From DSC:
My dad sent me this in an email — I’ll include it here as a graphic to insure that I get the layout correct:

 

ResearchFromCambridgeUniversity-PowerOfMind

 

Another excerpt from the email:

If you can raed this, you have a sgtrane mnid, too.

Can you raed this? Olny 55 plepoe out of 100 can. I cdnuolt blveiee that I cluod aulaclty uesdnatnrd what I was rdanieg. The phaonmneal pweor of the hmuan mnid, aoccdrnig to a rscheearch at Cmabrigde Uinervtisy, it dseno’t mtaetr in what oerdr the ltteres in a word are, the olny iproamtnt tihng is that the frsit and last ltteer be in the rghit pclae. The rset can be a taotl mses and you can still raed it whotuit a pboerlm. This is bcuseae the huamn mnid deos not raed ervey lteter by istlef, but the word as a wlohe. Azanmig huh? Yaeh and I awlyas tghuhot slpeling was ipmorantt!

 

From DSC:
What amazed me about this was in the meta cognitive processes of my mind I sensed my mind struggling to make sense of the first couple words…but then, as I moved forward, my mind went back and filled in the gaps and moved forward with understanding what the words were saying.  Then it occurred to me how amazing the human mind is — glory to God!  Humans can pick up patterns much quicker than computers and algorithms. Not that algorithms can’t be tweaked over time, but humans are key in getting them headed in the right direction in the first place!

P.S. I also saw this type of thing at Jimmy Johns; but that’s even one step further outside the academic realm than even an email from someone’s dad!  But thanks Dad if you are reading this!  I found it to be an amazing exercise.   🙂

 

 

“Mom! Check out what I did at school today!”

If you’re a parent, don’t you love to hear the excitement in your son’s or daughter’s voice when they bring home something from school that really peaked their interest? Their passions?

I woke up last night with several ideas and thoughts on how technology could help students become — and stay — engaged, while passing over more control and choice to the students in order for them to pursue their own interests and passions. The idea would enable students to efficiently gain some exposure to a variety of things to see if those things were interesting to them — perhaps opening a way for a future internship or, eventually, a career.

The device I pictured in my mind was the sort of device that I saw a while back out at Double Robotics and/or at Suitable Technologies:

.

doublerobotics dot com -- wheels for your iPad

 

 

Remote presence system called Beam -- from Suitable Technologies - September 2012

 

The thoughts centered on implementing a growing network of such remote-controlled, mobile, videoconferencing-based sorts of devices, that were hooked up to voice translation engines.  Students could control such devices to pursue things that they wanted to know more about, such as:

  • Touring the Louvre in Paris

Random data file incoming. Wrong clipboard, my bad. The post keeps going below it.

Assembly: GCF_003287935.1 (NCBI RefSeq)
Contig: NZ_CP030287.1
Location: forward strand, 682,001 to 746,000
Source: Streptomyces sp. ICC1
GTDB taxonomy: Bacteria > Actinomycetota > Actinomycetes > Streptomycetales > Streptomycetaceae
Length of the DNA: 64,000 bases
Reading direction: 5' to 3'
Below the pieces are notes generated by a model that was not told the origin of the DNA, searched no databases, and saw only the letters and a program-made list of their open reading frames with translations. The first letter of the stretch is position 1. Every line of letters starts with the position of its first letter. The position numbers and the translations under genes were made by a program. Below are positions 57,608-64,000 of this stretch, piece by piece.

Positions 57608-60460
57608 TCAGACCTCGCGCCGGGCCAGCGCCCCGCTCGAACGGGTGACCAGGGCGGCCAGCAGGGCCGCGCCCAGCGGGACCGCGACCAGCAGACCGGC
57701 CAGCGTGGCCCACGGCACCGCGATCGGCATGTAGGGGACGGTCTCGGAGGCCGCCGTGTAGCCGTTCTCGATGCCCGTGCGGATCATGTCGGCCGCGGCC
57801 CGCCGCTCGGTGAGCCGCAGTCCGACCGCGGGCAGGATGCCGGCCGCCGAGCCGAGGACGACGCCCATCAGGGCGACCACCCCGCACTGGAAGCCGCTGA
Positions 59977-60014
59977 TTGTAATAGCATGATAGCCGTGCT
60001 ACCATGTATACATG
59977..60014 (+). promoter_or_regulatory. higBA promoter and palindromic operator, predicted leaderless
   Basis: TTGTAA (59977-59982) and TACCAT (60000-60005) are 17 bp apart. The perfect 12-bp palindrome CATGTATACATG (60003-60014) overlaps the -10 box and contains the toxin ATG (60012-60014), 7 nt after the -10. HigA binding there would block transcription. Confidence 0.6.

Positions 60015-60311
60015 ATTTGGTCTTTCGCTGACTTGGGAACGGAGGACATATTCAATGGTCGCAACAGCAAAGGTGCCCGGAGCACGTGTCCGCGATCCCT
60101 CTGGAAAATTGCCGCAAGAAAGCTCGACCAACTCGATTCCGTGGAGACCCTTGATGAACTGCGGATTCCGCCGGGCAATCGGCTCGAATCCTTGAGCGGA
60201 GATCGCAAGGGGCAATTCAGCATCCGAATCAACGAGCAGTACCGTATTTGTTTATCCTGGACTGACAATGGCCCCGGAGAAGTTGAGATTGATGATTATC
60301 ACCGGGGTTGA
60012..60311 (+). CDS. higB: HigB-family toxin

• Being backstage at a Broadway musical or checking out a live performance of Macbeth
  • Watching a filming of a National Geographic Special in the Fiji Islands
  • Attending an IEEE International Conference in Taiwan
  • Attending an Educause Conference or a Sloan C event to get further knowledge about how to maximize your time studying online or within a hybrid environment
  • Touring The Exploratorium in San Francisco
  • Touring the Museum of Science & Industry in Chicago
  • Being a fly on the wall during a Senate hearing/debate
  • Seeing how changes are made in the assembly lines at a Ford plant
  • Or perhaps, when a student wheels their device to a particular area — such as the front row of a conference, the signal automatically switches to the main speaker/event (keynote speakers, panel, etc. via machine-to-machine communications)
  • Inviting guest speakers into a class: pastors, authors, poets, composers, etc.
  • Work with local/virtual teams on how to heighten public awareness re: a project that deals with sustainability
  • Virtually head to another country to immerse themselves in another country’s language — and, vice versa, help them learn the students’ native languages

For accountability — as well as for setting aside intentional time to process the information — students would update their own blogs about what they experienced, heard, and saw.  They would need to include at least one image, along with the text they write about their experience.  Or perhaps a brief/edited piece of digital video or audio of some of the statements that they heard that really resonated with them, or that they had further questions on.  The default setting on such postings would be to be kept private, but if the teacher and the student felt that a posting could/should be made public, a quick setting could be checked to publish it out there for others to see/experience.

Real world. Engaging. Passing over more choice and control to the students so that they can pursue what they are passionate about.

 

 

 

Deep learning vs. surface learning: Getting students to understand the difference — from facultyfocus.com by Maryellen Wiemer

Excerpt (emphasis DSC):

Cognitively passive learning behaviors (surface learning approaches)
I came to class.